A Love Story? Really...?
Yeah. I loved this book. Here's why...
It follows the two protagonists, Emma and Dexter, through twenty years as friends, and lovers, and not friends.
The catchy thing is the way it's written - each chapter gives a slice of one day, the same day, over those years. And it's fascinating.
Fate, choices, and decisions. One Day.
Not a horror, or a thriller, just a simple enough dystopia set in the not too distant future, in which girls are not born but bred. Raised in schools and trained to please men in the hope of being chosen as a companion...
I stupidly began to read this just before bed time and couldn't put it down until I finished it, during the small hours.
Then I lay there, eyes open, for quite a while, and panicked about the world we are creating for our children. (As was the experience of everyone I loaned it to.)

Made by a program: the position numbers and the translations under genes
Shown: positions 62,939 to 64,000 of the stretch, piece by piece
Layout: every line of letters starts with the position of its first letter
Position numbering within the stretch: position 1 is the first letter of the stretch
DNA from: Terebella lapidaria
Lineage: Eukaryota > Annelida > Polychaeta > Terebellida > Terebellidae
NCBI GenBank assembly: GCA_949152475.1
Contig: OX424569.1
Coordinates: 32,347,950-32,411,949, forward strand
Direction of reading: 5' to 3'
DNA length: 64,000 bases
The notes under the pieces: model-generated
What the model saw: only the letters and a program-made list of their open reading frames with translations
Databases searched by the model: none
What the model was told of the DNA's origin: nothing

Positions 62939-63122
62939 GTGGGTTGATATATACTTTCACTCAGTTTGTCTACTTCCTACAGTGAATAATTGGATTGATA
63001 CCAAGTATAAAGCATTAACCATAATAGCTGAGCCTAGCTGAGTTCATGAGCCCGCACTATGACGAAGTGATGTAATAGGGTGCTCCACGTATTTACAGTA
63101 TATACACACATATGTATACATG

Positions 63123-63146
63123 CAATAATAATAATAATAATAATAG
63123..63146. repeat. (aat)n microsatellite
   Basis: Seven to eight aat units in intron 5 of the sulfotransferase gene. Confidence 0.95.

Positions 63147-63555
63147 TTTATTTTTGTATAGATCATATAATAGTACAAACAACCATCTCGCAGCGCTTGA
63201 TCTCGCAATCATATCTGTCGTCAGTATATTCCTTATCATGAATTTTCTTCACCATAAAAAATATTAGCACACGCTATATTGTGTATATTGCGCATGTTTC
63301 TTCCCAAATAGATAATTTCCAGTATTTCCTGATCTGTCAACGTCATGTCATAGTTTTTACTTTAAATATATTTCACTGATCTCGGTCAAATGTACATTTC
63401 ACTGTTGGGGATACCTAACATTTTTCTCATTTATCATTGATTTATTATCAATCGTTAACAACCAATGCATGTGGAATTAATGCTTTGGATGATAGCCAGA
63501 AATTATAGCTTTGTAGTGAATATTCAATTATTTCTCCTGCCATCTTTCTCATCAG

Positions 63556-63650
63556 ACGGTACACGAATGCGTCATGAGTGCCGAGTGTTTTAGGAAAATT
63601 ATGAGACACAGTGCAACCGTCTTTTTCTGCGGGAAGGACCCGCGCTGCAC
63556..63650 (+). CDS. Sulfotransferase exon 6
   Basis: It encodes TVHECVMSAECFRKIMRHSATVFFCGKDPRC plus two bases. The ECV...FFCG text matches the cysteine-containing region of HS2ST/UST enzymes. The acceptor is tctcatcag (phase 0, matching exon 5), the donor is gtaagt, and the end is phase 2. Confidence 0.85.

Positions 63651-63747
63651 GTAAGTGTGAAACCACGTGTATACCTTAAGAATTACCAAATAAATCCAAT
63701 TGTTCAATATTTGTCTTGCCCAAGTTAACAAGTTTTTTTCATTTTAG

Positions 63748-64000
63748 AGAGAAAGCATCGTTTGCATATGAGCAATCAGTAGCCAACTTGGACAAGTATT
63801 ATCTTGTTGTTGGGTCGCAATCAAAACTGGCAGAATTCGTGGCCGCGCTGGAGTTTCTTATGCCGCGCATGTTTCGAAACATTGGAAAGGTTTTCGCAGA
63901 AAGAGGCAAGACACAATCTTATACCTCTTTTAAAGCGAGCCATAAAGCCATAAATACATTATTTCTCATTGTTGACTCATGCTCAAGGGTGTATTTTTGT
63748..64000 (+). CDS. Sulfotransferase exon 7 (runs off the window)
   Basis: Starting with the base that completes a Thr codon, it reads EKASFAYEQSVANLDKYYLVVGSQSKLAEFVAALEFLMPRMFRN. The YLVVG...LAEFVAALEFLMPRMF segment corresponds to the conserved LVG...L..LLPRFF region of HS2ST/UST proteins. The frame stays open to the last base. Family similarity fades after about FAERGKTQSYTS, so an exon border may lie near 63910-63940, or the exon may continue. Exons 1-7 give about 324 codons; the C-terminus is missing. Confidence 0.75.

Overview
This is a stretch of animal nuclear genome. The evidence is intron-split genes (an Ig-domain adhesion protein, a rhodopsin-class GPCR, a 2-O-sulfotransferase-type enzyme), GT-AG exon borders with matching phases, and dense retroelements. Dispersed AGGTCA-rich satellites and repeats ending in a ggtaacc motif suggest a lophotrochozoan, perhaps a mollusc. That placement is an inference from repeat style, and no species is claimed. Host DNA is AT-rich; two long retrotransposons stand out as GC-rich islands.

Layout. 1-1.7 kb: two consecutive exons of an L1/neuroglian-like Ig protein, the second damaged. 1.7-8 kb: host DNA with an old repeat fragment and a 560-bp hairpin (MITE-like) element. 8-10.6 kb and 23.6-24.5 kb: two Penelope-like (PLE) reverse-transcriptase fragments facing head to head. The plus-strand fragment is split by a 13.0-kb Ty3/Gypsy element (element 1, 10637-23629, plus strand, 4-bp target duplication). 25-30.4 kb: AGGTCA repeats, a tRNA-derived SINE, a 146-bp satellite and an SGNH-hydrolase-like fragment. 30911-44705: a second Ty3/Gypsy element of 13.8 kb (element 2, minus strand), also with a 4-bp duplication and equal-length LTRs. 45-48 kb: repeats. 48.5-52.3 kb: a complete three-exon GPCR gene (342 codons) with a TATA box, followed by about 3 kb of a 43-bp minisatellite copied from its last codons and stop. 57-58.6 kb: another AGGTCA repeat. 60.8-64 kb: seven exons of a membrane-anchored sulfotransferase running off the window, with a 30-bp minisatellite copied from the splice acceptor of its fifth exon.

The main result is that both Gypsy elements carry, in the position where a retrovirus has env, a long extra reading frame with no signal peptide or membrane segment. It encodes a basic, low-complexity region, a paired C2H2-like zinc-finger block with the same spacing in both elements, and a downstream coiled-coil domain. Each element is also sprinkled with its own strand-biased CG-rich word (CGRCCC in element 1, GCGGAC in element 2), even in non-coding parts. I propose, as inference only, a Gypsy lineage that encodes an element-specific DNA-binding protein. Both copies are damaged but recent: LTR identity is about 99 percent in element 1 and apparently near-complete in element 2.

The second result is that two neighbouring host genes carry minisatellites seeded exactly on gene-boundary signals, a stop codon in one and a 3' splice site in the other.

Thanks Louise O'Neill. Thanks.
Yup, it's the Tiffany Aching series by Terry Pratchett.
Starting with 'The Wee Free Men', to 'A Hat Full of Sky', through 'Wintersmith', and on to 'I Shall Wear Midnight', each of these books is a perfectly crafted tale of the coming of age of young Tiffany Aching, a witch in the making from the Chalk downs.
Her stalwart companions (as she's their 'big wee hag') are the Nac Mac Feegle, a race of diminutive stature and mighty spirit, who may well be referred to as fairies... except for the way they got booted out of fairlyland for drinkin' and fightin' and stealin' ya ken.
Ostensibly a series for 'young adults', I see them very much as teaching manuals for real, practical withcraft, and thus of vital importance to anyone who has a 'new age' interest in learning such.
And the bittersweet news is that Sir Terry Pratchett's 41st and final Discworld book was the fifth in this series, called 'The Shepherd's Crown', though the publication date has not yet been released.